Steven (unzeugmatic) wrote,

Remember 1968?

In my previous journal entry, I mentioned that I used to wear flamboyant shirts that were left over from my father's days in a folk trio called "The Townfolk". He, my mother, and their friend Loell performed for PTAs and libraries throughout central Monmouth Country New Jersey for a few years back in the late sixties.

The story of The Townfolk is best left to another post, when I can decide whether I want to tell the story through the funny filters of my childhood memory or whether I want to talk to my parents for actual information. It's a hard call.

But I got to thinking about those shirts and I had some vague memories of there being publicity photos of the group, so I asked my father if he could find some and scan them in. "YOU ASKED FOR IT!" he titled his reply, which set me back thinking to those cozy evenings listening to the radio during World War II until I remembered that I wasn't yet born at the time (but clearly I was born with an archetypal memory of the announcer's voice for that show running through my head).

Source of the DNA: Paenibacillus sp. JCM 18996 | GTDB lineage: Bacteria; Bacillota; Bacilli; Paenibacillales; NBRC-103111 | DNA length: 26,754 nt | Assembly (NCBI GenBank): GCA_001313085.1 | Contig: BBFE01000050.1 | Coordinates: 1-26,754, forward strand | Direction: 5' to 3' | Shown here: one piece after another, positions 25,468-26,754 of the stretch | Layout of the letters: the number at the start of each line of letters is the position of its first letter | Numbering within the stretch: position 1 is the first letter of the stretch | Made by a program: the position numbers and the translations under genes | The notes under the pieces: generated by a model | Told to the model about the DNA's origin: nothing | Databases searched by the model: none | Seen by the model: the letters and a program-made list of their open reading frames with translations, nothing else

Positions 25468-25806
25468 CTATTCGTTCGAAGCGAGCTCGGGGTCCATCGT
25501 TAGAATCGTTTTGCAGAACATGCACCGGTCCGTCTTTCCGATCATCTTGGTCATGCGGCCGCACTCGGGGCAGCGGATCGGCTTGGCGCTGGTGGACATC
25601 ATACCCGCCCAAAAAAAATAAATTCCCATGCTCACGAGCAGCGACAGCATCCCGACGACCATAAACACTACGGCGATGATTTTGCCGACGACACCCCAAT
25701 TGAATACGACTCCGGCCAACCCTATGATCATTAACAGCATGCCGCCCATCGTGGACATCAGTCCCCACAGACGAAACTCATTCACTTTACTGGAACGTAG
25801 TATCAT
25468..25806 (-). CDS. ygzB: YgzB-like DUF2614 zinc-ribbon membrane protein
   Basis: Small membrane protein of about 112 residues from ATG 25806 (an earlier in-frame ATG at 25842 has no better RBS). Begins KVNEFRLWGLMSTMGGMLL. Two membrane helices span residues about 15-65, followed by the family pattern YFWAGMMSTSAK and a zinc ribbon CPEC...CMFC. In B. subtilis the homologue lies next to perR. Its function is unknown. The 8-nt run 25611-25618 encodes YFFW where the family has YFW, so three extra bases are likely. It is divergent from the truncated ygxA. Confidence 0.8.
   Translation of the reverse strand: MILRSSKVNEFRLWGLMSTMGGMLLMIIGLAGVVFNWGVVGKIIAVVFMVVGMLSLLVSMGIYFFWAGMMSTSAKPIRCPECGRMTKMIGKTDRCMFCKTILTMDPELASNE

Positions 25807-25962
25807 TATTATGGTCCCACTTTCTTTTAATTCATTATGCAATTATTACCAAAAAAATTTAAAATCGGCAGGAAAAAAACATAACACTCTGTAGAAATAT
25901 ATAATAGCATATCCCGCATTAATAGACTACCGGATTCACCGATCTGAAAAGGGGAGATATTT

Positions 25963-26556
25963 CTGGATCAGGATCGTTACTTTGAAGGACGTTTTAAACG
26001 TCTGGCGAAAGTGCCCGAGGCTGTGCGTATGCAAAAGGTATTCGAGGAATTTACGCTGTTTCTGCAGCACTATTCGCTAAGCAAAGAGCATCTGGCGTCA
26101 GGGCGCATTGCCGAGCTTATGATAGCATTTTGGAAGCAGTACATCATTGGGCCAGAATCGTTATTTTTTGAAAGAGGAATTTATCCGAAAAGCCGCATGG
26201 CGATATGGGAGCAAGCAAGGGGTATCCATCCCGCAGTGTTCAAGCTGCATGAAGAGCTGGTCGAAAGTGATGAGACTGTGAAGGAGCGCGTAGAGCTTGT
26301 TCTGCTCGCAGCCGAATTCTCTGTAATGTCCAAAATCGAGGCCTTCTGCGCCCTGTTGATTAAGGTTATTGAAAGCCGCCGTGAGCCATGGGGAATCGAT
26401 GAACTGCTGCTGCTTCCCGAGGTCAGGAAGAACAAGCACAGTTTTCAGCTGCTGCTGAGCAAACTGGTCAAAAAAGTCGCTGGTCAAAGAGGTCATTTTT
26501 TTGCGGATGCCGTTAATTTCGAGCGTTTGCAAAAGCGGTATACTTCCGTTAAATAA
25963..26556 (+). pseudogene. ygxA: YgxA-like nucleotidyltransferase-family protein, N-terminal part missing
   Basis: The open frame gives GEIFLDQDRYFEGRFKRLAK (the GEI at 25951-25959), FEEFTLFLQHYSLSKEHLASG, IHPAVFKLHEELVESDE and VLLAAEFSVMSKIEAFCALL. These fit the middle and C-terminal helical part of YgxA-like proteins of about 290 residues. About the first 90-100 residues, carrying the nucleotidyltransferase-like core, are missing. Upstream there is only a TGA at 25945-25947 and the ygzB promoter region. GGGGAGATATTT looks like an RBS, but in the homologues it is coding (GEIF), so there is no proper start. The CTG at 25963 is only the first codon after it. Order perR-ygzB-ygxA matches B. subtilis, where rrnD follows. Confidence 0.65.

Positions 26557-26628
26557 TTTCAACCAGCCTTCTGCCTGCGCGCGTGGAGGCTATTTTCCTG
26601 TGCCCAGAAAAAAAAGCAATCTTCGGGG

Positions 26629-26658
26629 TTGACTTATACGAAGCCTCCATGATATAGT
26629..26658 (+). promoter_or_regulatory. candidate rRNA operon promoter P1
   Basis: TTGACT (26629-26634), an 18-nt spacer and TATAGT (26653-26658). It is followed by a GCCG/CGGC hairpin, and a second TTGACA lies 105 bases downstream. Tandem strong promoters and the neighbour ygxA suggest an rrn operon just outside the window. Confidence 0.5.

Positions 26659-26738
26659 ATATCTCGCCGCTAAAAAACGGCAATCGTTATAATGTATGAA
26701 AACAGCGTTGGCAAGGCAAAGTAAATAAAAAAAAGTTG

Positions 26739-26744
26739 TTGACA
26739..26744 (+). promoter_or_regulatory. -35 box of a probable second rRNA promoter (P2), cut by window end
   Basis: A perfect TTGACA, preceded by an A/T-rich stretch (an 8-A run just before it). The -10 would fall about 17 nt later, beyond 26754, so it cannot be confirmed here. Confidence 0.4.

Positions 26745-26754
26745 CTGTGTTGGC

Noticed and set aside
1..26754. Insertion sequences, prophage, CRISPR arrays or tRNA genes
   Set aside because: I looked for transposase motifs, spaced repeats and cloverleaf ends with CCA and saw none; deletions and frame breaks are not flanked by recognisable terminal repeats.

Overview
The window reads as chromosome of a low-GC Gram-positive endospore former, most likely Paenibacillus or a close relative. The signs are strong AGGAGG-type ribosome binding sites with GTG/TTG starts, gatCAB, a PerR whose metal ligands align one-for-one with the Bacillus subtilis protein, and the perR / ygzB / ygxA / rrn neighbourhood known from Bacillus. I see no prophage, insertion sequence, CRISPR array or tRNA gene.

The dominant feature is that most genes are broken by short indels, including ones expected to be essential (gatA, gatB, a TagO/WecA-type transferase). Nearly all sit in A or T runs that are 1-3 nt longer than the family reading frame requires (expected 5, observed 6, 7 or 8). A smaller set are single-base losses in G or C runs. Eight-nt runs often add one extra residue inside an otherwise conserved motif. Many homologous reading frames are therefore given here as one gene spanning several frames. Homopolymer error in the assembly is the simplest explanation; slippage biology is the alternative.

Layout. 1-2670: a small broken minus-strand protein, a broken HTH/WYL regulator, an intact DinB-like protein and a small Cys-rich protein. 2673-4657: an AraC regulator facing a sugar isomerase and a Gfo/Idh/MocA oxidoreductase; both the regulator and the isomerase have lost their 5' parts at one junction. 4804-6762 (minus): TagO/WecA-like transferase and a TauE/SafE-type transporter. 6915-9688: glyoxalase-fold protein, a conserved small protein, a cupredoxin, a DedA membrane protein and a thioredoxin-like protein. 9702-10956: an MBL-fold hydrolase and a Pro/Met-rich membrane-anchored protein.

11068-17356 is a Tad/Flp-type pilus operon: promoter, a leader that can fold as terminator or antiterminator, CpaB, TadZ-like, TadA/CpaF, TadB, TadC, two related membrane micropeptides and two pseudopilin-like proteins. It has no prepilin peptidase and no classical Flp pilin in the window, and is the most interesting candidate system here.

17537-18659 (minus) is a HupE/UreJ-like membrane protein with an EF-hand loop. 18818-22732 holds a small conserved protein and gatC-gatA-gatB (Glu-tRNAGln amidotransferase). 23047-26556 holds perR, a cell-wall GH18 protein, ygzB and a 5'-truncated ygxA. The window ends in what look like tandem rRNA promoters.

I have two photos, and they're not quite what I remembered but they'll do and in fact in each of these photos my father is wearing a shirt that later became mine. The photos, unfortunately, are black and white because they were publicity stills for newspapers.

This is my mother, my father, and Loell (left to right) in what seems to be their take on the Meet the Beatles cover shot. It's hard to discern, but my father's shirt is a sixties paisley shirt. What I hadn't remembered was the tie. The photo is probably from around 1968, which is the date on the newspaper clippings my father scanned along with it:

In the second photo my mother is playing a washtub bass and wearing an outfit I do not recall at all. My father is wearing a nehru shirt. I loved that shirt when it became my own six or seven years later. It was a wonderful smooth cotton. The boy in the picture is unrelated to me -- he's a random clogging man volunteer. (Click on the photo to expand it...)

It was a normal childhood, right? Right?
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